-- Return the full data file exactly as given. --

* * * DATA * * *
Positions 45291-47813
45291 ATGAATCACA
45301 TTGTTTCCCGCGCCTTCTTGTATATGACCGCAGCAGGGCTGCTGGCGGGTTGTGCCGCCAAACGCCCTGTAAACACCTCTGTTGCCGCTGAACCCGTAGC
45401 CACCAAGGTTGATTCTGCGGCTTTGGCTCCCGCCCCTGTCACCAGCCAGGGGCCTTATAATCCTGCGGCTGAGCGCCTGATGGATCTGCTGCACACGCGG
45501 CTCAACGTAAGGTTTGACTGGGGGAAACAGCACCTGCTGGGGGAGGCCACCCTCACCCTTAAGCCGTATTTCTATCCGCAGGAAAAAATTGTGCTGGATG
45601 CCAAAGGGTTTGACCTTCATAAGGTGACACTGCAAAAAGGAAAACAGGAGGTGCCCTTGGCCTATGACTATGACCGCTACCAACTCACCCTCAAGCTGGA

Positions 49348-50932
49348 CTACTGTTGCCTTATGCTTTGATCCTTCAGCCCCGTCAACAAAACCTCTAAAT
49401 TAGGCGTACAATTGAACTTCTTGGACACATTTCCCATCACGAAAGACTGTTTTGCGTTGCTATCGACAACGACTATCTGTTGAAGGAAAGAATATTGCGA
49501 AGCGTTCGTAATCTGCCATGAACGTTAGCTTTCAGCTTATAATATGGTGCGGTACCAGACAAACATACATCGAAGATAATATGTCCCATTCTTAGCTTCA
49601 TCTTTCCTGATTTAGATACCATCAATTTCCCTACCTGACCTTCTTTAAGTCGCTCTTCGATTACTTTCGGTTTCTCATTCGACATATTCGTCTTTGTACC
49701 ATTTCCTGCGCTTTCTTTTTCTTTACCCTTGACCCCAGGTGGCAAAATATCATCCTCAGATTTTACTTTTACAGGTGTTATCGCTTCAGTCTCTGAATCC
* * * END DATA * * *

Positions 45291-47813
45291 ATGAATCACA
45301 TTGTTTCCCGCGCCTTCTTGTATATGACCGCAGCAGGGCTGCTGGCGGGTTGTGCCGCCAAACGCCCTGTAAACACCTCTGTTGCCGCTGAACCCGTAGC
45401 CACCAAGGTTGATTCTGCGGCTTTGGCTCCCGCCCCTGTCACCAGCCAGGGGCCTTATAATCCTGCGGCTGAGCGCCTGATGGATCTGCTGCACACGCGG
45501 CTCAACGTAAGGTTTGACTGGGGGAAACAGCACCTGCTGGGGGAGGCCACCCTCACCCTTAAGCCGTATTTCTATCCGCAGGAAAAAATTGTGCTGGATG
45601 CCAAAGGGTTTGACCTTCATAAGGTGACACTGCAAAAAGGAAAACAGGAGGTGCCCTTGGCCTATGACTATGACCGCTACCAACTCACCCTCAAGCTGGA

Positions 49348-50932
49348 CTACTGTTGCCTTATGCTTTGATCCTTCAGCCCCGTCAACAAAACCTCTAAAT
49401 TAGGCGTACAATTGAACTTCTTGGACACATTTCCCATCACGAAAGACTGTTTTGCGTTGCTATCGACAACGACTATCTGTTGAAGGAAAGAATATTGCGA
49501 AGCGTTCGTAATCTGCCATGAACGTTAGCTTTCAGCTTATAATATGGTGCGGTACCAGACAAACATACATCGAAGATAATATGTCCCATTCTTAGCTTCA
49601 TCTTTCCTGATTTAGATACCATCAATTTCCCTACCTGACCTTCTTTAAGTCGCTCTTCGATTACTTTCGGTTTCTCATTCGACATATTCGTCTTTGTACC
49701 ATTTCCTGCGCTTTCTTTTTCTTTACCCTTGACCCCAGGTGGCAAAATATCATCCTCAGATTTTACTTTTACAGGTGTTATCGCTTCAGTCTCTGAATCC